The UAE depart for the Asia Rugby Championships in Malaysia Thursday full of confidence and will be bidding to win the competition to continue their quest for 2019 Rugby World Cup qualification.
Apollo Perelini’s men go into the tournament in fine fettel after two strong warm-up wins against the Conference Barbarians and the Premiership Barbarians.
Despite a slow start in both matches, the UAE showed resilience to close out the games in thrilling fashion and the team’s character will prove crucial when they step out against Malaysia, Sri Lanka and the Philippines over the next nine days.
“I can’t wait to go now. It’s been a long year waiting for another tour. It’s a step up this year but the squad is a step up too,” said Dubai Hurricanes captain Dave Knight.
“The back line is a lot stronger this year and that should help us. We’re confident for sure, we stepped things up against a very talented Premiership Barbarians side and now we are looking to go another level in Malaysia.”
One of the men who will be at the fore of UAE’s dominance up front is AD Saracens flanker Jaen Botes.
He said: “I can’t wait to put the hard work to the test and enjoy a great tour with great people. We have worked hard for this and we are sure it will pay off.”
The team fly to Kuala Lumpur ahead of their first game against hosts Malaysia on Sunday.
The winner of Division 1 will earn a place in the top tier of Asian rugby, where they will face the likes of South Korea and Hong Kong.
Should they progress to this stage of the qualifying progress, they will have two more phases of qualification in 2018.
Sunday, May 14 – Malaysia v UAE
Wed, May 17 – Sri Lanka v UAE
Saturday, May 20 – UAE v Philippines
As incredible as it may sound, the UAE have a chance of appearing at the next Rugby World Cup in Japan in two year’s time. That chance may be about as remote as the very notion once held that rugby might thrive and flourish in the land of sand.
Yet, here the national team stands, on a three-game winning streak, and about to embark along a path that, however long, can lead all the way to the Land of the Rising Sun in 2019.
Stronger collectively and individually as they head to the Asia Rugby Championship (ARC) Division I series than they probably ever have been, and with a legend of two codes of the game overseeing their development and plotting their future success.
Apollo Perelini first mentioned the dream of striving to reach the 2019 RWC when he spoke with UAE journalists last summer. It wasn’t in a throw-away, empty sound bite. He spoke as if he believed it was a distinct possibility.
“Is it possible? Absolutely, yes. It’s achievable,” says the 47-yearold, his trademark beaming smile adorning his face. “I’m not shying away from it, I’m actually quite excited about it. Aim for the stars and if you hit the moon you’ll be fine. “It’s always a goal. As far as the UAE are concerned, we want to progress in the rankings, and the only way to do that is win games. The way to progress is win Division I, get a spot in the top three and hopefully have a shot at qualifying.”
It sounds magical, but there is of course a little fantasy to the dream. There are many complications ahead and those stars Perelini talks about will have to align almost perfectly if the UAE are to get there.
First of all they have to win the ARC’s Division I in Ipoh, Malaysia, which kicks off on May 14 – with the UAE competing against the hosts, as well as Sri Lanka and the Philippines. Victory there would earn them a place in the ARC top three competition for 2018 – contested currently between Japan, Hong Kong and South Korea.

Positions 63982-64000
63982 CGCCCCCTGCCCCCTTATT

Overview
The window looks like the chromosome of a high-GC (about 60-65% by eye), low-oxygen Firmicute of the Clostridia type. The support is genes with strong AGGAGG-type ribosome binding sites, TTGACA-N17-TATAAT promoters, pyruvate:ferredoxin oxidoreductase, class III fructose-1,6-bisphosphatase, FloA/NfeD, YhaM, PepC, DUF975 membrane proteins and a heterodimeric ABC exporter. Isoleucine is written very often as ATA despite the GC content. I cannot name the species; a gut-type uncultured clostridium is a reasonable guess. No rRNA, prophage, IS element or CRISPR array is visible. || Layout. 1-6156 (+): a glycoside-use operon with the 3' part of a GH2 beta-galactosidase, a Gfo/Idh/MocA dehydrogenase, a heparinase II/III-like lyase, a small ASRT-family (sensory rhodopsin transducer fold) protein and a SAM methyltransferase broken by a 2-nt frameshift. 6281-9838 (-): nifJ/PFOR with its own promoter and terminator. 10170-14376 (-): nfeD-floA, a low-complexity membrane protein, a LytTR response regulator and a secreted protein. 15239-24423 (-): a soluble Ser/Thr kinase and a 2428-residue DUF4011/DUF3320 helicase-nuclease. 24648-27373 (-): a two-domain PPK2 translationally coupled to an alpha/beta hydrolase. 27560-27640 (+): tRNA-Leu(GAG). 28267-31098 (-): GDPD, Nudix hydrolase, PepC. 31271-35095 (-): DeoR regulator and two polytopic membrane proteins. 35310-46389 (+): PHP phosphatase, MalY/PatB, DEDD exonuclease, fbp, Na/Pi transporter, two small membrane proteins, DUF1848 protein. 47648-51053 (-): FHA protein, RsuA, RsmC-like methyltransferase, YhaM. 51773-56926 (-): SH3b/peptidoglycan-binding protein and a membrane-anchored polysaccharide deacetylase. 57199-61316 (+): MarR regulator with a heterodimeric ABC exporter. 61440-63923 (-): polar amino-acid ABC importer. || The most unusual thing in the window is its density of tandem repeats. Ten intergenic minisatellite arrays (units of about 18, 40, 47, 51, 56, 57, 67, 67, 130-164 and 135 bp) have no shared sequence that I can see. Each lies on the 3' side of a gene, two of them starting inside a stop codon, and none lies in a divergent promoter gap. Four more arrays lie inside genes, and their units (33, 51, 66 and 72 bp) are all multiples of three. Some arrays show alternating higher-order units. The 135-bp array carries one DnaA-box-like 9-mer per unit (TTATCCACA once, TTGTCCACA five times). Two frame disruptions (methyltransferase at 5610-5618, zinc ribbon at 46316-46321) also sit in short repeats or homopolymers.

With Japan already qualified for RWC 2019 as hosts, the winner of next year’s ARC advances to an inter-continental play-off against an Oceanic qualifier – home and away – with the winner of that advancing to the final stage, the World Repechage.
This final phase of qualification, should the UAE make it that far, would pit them in a round-robin tournament against the last teams standing in Africa, the Americas and the loser of a Europe/Oceania play-off who would get another shot at qualifying. The winner of this exhausting process will qualify for Japan 2019.
“We want to win Division I so that we can challenge for the top three,” adds Perelini. “Win that and we’d go into a play-off probably against one of the Southern Hemisphere teams, from the Australasian competition. Win seven games as a national team and you could go to the World Cup. We’ve got the cohort of players. There’s good enough players.”
While the reality of the UAE featuring alongside rugby’s great nations like New Zealand, England and South Africa in Japan is scarce, the evidence is clear that rugby in the Emirates is getting stronger, with professionalism creeping ever nearer.
Another legend of rugby, former New Zealand league and England union international Henry Paul, is coaching Jebel Ali Dragons. Jacques Benade, who represented the Emerging Springboks and only missed out on full South Africa honours in large part because he had Joel Stransky, Jannie de Beer and Henry Honiball ahead of him, is in charge at Dubai Exiles.
These figures, the influx of quality players and the general rise in standards has seen club rugby develop at an impressive rate as well as assisted the national team gather momentum since arguably their darkest day as a fully-fledged nation three years ago.
In 2014 they lost a play-off to Singapore, their 30-13 loss at The Sevens on April 23 seeing them relegated to the ARC’s Division II, Asia’s third tier.
From that low point, however, it’s been a series of highs. Promotion back to Division I at the first attempt was denied by the width of a post as a missed conversion in 2015 saw the UAE beaten 20-19 by Malaysia – alongside victories against Thailand and Chinese Taipei – who went up instead.
Last year though, the UAE stormed into Division I – thrashing Uzbekistan 65-13 and Thailand 70- 18 – to win their first title, and set their longest winning streak.
“Last year was the first tournament we won, and the margin of victory against the two teams was an indication of where UAE rugby is at, at the moment,” adds Perelini. And Perelini feels the standard that coaching is reaching towards in the UAE is a major factor behind the rise of the national team.
“What’s helping in my job is the quality of coaching in the UAE,” he says. “My concerns and the concerns of Duncan (Hall, former Australia international and UAE’s first fulltime coach in 2012) over the years and Roelof (Kotze, Perelini’s predecessor) are it’s very hard to select a national team if the quality of coaching in the UAE Premiership is not as high.